Saturday, April 14, 2007

Free The San Francisco 8: Panthers Continue Struggle to Liberate Political Prisoners

Free the San Francisco Eight!

Committee for the Defense of Human Rights | Legacy of Torture: The Video | Profiles Free the San Francisco 8 – Arrested on 30-year Old Charges

Murder Charges Against Former Black Panthers Based on Confessions Extracted by Torture

Eight former Black Panthers were arrested January 23rd in California, New York and Florida on charges related to the 1971 killing of a San Francisco police officer. Similar charges were thrown out after it was revealed that police used torture to extract confessions when some of these same men were arrested in New Orleans in 1973.

Richard Brown, Richard O'Neal, Ray Boudreaux, and Hank Jones were arrested in California. Francisco Torres was arrested in Queens, New York. Harold Taylor was arrested in Florida. Two men charged have been held as political prisoners for over 30 years – Herman Bell and Jalil Muntaqim are both in New York State prisons. A ninth man -- Ronald Stanley Bridgeforth – is still being sought. The men were charged with the murder of Sgt. John Young and conspiracy that encompasses numerous acts between 1968 and 1973.

Harold Taylor and John Bowman (recently deceased) as well as Ruben Scott (thought to be a government witness) were first charged in 1975. But a judge tossed out the charges, finding that Taylor and his two co-defendants made statements after police in New Orleans tortured them for several days employing electric shock, cattle prods, beatings, sensory deprivation, plastic bag

Herman Bell, 59, of Mississippi, a political prisoner since 1973. Cointelpro's "pattern of manipulation and lies, continuing into the present, indicates something more than the ordinary corruption and racism of everyday law enforcement. It can be understood only in terms of the power of the political movement that [we] were part of, and the intensity of the government's efforts to destroy that movement and to disillusion and intimidate future generations of young activists." In transit to San Francisco; his address will be posted as soon as it is available. More about Herman.

Ray Boudreaux, 64, of Altadena. "Actually for the last 25 years I've lived a pretty peaceful and quiet life. My politics are still the same. It's just that I'm not active. People come to me sometimes as a peace-maker. And all of that has to do with all of my experience." Write to him - 2301300, 850 Bryant Street, San Francisco CA 94103.

Richard Brown, 65, of San Francisco. "For the past six years I have been a Community Court Judge Arbitrator working with the San Francisco District Attorney's office. We place a lot of emphasis on restorative justice, so most of the community service done will be done in our own community where the offender can give back to the community." Write to him - 2300819, 850 Bryant Street, San Francisco CA 94103.

Henry W. (Hank) Jones, 70, of Altadena. "I [have lived] under the constant threat of another ... incarceration. In essence I have been robbed of peace of mind, life, liberty and the pursuit of happiness. I am therefore compelled to resist these tactics and inform the public of my recent experience, feeling that something similar could happen to anyone given the climate of fear, paranoia, and abuse of authority that is rampant in our country today." Write to him - 2301301, 425 Seventh St, San Francisco CA 94103.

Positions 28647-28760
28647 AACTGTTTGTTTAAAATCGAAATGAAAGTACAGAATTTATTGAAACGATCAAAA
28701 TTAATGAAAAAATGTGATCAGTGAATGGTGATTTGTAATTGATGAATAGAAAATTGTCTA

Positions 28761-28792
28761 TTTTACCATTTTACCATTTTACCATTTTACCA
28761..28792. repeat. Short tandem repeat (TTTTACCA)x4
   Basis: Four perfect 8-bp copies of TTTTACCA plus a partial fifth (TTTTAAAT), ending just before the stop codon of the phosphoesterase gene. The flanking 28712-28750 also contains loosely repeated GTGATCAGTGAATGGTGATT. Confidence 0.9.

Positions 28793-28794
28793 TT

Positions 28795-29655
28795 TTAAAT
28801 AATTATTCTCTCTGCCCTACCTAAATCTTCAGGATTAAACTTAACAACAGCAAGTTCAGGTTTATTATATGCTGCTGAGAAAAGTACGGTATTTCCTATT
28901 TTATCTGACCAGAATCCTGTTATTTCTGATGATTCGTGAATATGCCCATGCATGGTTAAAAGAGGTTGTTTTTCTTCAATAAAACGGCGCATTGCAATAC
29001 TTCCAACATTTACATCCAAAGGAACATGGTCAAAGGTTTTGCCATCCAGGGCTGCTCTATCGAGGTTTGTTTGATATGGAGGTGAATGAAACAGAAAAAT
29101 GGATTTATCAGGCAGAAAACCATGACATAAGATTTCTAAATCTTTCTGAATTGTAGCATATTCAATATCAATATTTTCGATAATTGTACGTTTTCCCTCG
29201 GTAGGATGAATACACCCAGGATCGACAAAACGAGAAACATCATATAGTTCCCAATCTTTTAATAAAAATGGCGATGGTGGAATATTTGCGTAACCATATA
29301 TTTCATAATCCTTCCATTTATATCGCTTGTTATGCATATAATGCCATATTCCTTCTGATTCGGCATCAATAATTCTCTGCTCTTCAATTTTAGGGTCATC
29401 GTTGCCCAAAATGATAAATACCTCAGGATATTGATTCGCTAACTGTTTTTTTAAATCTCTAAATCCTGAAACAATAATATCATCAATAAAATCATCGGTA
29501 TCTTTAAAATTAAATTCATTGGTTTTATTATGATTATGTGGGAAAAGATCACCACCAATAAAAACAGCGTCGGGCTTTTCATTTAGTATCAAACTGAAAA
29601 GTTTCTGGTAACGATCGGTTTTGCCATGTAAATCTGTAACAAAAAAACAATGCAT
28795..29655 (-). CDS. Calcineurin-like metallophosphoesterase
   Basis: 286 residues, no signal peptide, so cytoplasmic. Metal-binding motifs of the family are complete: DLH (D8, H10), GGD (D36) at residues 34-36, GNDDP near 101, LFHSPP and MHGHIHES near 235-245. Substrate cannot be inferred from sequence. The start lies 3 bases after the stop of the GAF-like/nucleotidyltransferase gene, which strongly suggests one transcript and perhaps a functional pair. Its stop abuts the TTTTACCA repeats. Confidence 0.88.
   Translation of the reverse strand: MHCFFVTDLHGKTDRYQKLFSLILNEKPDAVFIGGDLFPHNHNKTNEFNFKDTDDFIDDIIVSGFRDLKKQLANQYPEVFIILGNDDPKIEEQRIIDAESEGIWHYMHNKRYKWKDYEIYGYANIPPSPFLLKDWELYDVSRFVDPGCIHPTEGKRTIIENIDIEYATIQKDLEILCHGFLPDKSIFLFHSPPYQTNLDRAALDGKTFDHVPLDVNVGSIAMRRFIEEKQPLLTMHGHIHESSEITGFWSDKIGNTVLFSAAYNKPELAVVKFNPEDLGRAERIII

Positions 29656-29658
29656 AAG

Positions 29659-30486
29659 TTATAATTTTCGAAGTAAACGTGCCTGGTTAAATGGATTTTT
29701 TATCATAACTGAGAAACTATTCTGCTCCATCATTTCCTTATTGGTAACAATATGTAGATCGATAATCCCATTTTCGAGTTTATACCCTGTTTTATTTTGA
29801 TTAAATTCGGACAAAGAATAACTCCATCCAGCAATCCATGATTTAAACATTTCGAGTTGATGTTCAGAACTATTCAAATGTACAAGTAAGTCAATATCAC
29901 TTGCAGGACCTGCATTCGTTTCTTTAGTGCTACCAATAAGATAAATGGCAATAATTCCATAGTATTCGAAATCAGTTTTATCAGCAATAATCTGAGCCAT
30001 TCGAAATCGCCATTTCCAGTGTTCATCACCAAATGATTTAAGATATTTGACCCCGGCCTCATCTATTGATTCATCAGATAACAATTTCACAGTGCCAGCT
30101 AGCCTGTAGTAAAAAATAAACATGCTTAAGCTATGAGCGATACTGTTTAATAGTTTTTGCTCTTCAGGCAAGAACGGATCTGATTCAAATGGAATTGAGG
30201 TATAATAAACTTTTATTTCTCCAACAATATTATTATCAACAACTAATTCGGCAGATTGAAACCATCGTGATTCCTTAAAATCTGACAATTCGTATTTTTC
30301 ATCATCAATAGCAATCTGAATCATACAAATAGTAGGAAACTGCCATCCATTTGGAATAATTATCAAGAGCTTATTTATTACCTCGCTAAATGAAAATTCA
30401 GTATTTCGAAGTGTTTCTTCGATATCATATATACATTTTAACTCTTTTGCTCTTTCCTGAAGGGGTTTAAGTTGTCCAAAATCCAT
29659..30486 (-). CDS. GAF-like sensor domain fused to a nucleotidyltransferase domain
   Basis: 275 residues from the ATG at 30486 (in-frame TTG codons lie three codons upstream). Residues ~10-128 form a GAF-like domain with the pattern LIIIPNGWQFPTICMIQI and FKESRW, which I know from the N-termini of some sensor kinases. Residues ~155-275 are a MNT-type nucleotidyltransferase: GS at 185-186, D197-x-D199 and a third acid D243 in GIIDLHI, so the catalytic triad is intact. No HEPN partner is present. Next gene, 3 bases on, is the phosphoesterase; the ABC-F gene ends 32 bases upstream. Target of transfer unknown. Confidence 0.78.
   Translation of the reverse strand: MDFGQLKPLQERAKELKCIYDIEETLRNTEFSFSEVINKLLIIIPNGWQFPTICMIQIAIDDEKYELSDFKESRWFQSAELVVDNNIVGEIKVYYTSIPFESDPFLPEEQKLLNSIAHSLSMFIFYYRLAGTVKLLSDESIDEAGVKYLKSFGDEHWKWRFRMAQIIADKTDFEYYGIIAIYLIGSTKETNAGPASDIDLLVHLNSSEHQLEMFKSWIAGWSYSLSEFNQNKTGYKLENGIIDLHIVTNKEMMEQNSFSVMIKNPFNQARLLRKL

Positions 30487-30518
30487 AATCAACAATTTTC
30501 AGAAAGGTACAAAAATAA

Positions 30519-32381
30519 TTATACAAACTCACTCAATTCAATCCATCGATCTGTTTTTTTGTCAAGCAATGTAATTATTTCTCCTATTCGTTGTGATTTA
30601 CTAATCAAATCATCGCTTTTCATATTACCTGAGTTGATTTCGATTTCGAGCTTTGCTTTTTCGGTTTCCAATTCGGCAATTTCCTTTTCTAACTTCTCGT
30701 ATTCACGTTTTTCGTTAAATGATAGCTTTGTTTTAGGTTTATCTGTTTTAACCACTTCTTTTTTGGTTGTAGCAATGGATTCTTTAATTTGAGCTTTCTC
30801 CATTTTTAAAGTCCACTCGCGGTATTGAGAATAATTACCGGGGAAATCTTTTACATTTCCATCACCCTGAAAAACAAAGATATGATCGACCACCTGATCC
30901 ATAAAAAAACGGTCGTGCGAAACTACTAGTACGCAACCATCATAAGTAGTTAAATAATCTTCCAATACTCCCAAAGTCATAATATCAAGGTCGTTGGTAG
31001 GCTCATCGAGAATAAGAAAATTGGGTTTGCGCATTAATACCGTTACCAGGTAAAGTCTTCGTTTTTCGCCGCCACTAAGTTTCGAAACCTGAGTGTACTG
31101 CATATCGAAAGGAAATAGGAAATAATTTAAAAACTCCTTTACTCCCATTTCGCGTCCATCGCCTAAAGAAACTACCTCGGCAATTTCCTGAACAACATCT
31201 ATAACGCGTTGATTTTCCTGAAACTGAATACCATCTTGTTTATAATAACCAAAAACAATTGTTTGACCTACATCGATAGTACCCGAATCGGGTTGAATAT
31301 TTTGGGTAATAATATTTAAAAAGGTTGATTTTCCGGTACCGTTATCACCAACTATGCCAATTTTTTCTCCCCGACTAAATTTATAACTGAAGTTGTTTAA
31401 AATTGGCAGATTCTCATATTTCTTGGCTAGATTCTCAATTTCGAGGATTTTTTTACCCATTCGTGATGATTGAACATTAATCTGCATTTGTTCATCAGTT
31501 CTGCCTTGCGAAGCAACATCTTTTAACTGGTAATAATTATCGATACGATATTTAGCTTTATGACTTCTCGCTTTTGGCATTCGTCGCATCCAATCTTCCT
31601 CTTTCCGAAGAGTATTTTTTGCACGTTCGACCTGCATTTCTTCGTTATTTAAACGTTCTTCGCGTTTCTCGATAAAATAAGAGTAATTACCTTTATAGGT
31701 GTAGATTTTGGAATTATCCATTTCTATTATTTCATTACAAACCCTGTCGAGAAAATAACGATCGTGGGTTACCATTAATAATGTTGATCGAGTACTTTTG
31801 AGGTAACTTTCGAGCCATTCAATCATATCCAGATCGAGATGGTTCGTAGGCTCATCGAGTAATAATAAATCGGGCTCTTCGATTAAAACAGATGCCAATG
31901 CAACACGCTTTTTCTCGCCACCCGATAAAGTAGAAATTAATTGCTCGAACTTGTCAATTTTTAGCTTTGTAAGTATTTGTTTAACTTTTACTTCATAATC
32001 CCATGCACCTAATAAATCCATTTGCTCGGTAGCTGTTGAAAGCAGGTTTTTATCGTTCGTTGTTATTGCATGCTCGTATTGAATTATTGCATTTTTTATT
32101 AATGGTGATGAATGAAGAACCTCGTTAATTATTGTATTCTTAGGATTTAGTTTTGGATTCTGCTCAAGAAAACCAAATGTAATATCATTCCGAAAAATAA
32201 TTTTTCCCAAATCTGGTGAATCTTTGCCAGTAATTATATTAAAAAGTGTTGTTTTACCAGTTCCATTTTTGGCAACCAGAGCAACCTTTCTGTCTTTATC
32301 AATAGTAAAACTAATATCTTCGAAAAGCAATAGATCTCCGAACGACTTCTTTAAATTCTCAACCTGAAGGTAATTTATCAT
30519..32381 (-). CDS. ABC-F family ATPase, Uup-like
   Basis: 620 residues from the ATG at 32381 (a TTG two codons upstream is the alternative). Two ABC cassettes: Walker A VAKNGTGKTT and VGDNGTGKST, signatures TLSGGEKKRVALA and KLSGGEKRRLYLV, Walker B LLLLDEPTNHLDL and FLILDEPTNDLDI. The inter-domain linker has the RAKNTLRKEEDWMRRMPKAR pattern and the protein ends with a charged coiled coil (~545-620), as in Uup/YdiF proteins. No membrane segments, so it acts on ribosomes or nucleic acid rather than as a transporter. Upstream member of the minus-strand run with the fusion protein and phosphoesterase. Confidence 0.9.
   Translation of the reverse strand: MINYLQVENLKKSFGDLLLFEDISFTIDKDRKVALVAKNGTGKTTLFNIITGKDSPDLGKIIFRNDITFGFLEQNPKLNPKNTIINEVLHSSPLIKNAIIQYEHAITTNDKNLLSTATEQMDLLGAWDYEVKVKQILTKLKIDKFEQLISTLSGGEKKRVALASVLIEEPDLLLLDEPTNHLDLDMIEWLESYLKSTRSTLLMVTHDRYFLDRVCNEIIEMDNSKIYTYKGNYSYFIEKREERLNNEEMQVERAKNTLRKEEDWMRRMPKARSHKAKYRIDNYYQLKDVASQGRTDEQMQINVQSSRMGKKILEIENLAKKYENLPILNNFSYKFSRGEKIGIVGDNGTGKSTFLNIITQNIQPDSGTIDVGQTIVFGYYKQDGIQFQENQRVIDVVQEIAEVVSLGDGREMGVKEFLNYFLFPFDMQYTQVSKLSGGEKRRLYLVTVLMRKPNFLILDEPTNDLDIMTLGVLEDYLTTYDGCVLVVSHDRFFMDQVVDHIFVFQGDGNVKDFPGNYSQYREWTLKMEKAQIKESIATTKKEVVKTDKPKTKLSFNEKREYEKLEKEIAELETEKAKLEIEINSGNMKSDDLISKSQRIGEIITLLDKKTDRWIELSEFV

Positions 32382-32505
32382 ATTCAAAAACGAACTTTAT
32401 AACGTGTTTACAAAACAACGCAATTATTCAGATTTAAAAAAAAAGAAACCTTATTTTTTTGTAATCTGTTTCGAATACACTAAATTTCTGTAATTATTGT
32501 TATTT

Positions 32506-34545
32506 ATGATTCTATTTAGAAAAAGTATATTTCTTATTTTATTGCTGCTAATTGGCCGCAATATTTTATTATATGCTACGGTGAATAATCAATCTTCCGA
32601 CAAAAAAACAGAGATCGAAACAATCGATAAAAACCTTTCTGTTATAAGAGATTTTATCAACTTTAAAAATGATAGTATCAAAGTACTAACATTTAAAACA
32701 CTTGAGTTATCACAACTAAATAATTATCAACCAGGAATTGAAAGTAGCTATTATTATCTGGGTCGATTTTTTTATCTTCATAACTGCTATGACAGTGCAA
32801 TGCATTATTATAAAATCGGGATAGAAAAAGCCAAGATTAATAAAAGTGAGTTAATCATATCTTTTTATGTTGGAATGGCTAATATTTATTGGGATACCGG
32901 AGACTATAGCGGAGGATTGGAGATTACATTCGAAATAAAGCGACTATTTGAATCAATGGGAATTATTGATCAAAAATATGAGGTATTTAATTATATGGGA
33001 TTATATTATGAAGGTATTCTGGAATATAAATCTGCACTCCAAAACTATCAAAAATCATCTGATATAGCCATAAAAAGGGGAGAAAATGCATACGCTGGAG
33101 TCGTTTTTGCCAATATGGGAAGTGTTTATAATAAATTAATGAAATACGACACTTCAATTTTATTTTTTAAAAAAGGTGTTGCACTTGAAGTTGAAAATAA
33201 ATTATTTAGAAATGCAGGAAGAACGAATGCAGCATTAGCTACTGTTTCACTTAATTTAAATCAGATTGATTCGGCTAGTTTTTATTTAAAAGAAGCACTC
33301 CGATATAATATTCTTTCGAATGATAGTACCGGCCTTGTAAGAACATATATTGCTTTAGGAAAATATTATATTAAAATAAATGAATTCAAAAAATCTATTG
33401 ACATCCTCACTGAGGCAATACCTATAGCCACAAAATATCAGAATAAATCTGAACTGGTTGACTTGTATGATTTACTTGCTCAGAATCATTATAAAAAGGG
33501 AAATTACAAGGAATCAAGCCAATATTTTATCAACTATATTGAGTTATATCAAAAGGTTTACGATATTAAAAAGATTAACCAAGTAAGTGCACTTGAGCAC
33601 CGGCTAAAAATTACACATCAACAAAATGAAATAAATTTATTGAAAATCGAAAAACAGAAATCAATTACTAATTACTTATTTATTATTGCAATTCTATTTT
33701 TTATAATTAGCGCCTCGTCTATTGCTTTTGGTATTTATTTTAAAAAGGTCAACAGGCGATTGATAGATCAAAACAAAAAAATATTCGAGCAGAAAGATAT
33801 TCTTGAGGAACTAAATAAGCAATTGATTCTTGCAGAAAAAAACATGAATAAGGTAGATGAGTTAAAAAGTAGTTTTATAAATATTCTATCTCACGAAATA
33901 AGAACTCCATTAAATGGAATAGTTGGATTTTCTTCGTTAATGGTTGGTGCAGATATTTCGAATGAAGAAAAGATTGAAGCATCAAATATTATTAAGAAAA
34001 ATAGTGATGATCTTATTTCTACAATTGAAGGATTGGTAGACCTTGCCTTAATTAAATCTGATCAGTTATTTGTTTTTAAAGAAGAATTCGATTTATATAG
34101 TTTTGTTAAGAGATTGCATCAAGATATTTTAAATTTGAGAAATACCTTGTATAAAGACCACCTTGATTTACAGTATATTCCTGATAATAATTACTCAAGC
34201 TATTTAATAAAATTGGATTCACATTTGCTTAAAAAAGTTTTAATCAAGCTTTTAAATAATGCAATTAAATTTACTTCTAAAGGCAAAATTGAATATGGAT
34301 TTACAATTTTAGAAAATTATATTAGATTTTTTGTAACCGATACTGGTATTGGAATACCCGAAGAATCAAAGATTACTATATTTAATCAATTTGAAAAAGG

Jalil Muntaqim (Anthony Bottom), 55, of San Francisco, a political prisoner in New York since 1978. "The United States does not recognize the existence of political prisoners. To do so would give credence to the fact of the level of repression and oppression, and have to recognize the fact that people resist racist oppression in the United States, and therefore, legitimize the existence of not only the individuals who are incarcerated or have been captured, but also legitimize those movements of which they are a part." Write to him when he gets to San Francisco; he is now in transit. More about Jalil.

Richard O'Neal, 57, of San Francisco. Richard works as a custodian for the city. He had previously worked at the city's Hall of Justice and has been a city employee for more than 25 years. Write to him - 2300818, 850 Bryant Street, San Francisco CA 94103.

Harold Taylor, 58, of Panama City. "In 1971, two brothers and I were set up by the FBI. We didn't learn about COINTELPRO until years later. In 1973 I was arrested in New Orleans and was beaten and tortured for several days. in 2003 the detectives that were responsible for my torture came to my house to try and question me. I have not been the same since." Write to him - 2305584, 850 Bryant Street, San Francisco, CA 94103.

Francisco Torres, 58, of New York City. Cisco born in Puerto Rico and raised in this country. He is a Vietnam Veteran who fought for the grievances of Black and Latino soldiers upon his return to the states. A fomer Black Panther, he has been a community activist since his discharge from the military in 1969. Write to him - 2307534, 850 Bryant Street, San Francisco, CA 94103.

About the Committee for Defense of Human Rights

The mission of the Committee for Defense of Human Rights is to draw attention to human rights abuses perpetrated by the government of the United States and law enforcement authorities which were carried out in an effort to destroy progressive organizations and individuals. By building coalitions with organizations and groups that advocate for human and civil rights, CDHR hopes to bring an end to these abuses. CDHR's basic principles are set forth in the Universal Declaration of Human Rights and the United Nations Convention against Torture.

Committee for the Defense of Human Rights
P.O. Box 90221
Pasadena, CA 91109

(415) 226-1120

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